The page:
Australia is often seen as a country with strong levels of food security, yet there is no consistent, nation-level measurement in place. So how can we know that we are a food secure nation?
In December the Australian Household Food Security Data Coalition (AHFSDC) launched the Food Security Data Consensus Statement to raise awareness of the need for improved monitoring on Australians facing food insecurity and advocate the use of a consistent tool.
Defining Food Security
It’s important to consider the various dimensions that underpin food security, as the issue can be more complex than it first appears. Food security is said to exist “when all people, at all times, have physical, social and economic access to sufficient, safe and nutritious food to meet their dietary needs and food preferences for an active and healthy life.” It captures the need to include everyone, to have stability and sustainability over time and for the food to sufficient, to be healthy and to enable agency of food choice, such as to support dietary or cultural requirements.
Food security also exists on a continuum, reflecting the severity at a point in time. A household can range from feeling full security regarding food needs, to experiencing levels of food anxiety, to having to reduce the quantity or quality of food, and to the most serious cases of skipping meals and going to bed hungry.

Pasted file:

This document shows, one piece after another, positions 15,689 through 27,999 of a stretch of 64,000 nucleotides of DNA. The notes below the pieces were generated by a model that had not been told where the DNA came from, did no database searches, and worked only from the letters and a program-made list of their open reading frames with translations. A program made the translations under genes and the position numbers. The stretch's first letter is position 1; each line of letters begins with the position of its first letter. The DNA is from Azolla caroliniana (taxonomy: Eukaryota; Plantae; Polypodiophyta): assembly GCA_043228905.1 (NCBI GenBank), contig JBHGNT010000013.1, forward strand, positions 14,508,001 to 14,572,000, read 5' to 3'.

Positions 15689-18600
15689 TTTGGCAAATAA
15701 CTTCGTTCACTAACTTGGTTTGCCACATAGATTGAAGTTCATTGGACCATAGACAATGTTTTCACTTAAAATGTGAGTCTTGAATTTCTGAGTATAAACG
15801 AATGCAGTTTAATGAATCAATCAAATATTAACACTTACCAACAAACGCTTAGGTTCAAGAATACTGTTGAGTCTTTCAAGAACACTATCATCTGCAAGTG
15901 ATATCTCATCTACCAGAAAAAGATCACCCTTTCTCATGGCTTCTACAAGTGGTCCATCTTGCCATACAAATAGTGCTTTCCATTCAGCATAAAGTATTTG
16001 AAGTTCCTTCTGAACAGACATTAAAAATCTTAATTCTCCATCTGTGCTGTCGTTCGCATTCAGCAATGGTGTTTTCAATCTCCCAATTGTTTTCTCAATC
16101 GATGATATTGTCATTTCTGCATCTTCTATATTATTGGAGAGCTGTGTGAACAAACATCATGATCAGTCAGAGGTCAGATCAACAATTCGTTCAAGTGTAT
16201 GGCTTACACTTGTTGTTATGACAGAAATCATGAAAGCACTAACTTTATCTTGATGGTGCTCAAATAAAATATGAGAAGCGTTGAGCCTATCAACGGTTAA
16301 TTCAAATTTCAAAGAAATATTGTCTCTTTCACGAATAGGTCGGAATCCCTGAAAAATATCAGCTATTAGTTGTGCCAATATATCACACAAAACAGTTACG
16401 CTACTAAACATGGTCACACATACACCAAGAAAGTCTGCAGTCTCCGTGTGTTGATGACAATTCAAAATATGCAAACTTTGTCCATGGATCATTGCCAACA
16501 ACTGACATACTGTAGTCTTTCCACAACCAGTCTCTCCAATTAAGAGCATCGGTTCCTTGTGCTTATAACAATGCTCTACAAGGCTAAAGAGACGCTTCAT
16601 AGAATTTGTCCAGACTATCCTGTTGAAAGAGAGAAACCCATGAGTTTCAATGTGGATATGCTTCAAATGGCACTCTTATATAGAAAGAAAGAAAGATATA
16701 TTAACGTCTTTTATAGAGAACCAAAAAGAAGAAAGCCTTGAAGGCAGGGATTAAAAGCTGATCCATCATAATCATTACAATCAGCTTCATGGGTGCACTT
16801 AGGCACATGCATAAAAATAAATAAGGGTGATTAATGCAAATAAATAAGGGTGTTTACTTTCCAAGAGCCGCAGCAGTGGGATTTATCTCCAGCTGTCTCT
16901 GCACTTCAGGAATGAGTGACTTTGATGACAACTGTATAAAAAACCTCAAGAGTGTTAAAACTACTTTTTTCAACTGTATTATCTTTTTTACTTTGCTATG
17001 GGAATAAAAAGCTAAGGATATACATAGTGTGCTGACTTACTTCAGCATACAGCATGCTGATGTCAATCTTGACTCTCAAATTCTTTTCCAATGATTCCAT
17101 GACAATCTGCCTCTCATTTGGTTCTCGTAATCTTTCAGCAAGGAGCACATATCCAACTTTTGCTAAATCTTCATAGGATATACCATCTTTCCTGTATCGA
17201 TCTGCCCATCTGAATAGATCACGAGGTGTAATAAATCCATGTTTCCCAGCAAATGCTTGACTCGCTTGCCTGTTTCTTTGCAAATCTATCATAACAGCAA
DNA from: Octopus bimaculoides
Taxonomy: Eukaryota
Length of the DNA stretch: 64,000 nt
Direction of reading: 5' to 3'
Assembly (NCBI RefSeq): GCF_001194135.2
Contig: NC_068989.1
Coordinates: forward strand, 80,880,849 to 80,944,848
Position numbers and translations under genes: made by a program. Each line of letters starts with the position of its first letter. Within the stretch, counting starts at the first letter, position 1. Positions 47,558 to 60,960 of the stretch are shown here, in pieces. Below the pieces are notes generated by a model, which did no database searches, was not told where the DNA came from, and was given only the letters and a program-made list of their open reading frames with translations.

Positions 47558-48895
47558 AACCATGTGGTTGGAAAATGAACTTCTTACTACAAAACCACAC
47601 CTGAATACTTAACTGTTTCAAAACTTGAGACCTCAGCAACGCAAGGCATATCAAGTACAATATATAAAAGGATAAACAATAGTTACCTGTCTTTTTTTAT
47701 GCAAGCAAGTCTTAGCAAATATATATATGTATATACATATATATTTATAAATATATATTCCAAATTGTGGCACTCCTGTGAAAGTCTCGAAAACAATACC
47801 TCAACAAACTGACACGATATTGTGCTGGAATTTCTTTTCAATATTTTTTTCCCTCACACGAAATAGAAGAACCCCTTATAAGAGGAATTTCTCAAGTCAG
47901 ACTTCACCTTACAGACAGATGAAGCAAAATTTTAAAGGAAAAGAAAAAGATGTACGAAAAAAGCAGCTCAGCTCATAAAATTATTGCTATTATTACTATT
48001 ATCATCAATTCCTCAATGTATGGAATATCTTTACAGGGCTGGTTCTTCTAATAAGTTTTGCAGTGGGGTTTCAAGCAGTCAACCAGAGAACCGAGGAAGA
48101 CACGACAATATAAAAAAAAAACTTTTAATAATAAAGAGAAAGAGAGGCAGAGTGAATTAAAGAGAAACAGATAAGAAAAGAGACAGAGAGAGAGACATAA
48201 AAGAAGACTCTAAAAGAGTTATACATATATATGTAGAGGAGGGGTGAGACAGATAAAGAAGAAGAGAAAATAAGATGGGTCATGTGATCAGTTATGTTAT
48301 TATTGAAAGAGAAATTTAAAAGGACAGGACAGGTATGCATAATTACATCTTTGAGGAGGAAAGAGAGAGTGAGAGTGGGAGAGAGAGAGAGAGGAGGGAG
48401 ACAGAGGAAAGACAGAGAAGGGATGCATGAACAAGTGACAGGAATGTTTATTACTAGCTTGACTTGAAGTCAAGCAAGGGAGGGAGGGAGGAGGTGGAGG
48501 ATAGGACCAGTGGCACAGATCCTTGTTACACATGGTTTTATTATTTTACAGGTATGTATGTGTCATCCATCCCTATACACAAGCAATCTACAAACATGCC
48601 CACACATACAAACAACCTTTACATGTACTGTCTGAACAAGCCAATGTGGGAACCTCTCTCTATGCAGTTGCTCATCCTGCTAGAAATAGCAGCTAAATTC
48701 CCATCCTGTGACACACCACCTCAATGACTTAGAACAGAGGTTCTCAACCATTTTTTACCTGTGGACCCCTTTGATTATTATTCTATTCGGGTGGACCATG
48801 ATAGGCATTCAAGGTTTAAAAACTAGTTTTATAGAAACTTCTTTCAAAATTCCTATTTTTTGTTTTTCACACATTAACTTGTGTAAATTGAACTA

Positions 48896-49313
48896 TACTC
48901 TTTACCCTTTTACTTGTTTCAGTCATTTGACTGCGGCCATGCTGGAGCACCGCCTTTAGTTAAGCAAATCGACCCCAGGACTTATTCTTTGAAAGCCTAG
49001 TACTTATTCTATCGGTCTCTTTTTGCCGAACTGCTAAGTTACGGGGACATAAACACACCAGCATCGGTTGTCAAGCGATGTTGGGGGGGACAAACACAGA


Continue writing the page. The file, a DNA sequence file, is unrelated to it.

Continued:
Measuring Food Security
The current data available on food security has various challenges causing difficulties in truly understanding the problem in Australia. The measurements can differ in definition, leading to inconsistent outputs and implications of the nature of food security, and the reporting is not sufficiently regular to support tracking of Australia progress in tackling the problem. This can cause confusion over the size and nature of food insecurity, which risks inaction – if you don’t know how bad an issue is, it’s hard to prioritise it against other issues. Also, we are left unable to properly compare to other nations to better judge ourselves.
AHFSDC is recommending Australia use the Household Food Security Survey Model, which asks households various questions relating to their experiences with food security. It covers restrictions on the quality and quantity of food, the frequency of any insecurity, and whether children in the household were impacted. Importantly, it is a commonly-used tool overseas and adoption within Australia would enable greater comparability internationally.
The Consensus Statement and Launch Seminar
To find out more on the fascinating and important topic, you can access AHFSDC’s Consensus Statement here.
A recording of the launch seminar is accessible here (Passcode: K?8A%QR3). The session provides a great background to the issue and details the food security measurement landscape, and the need for national approach.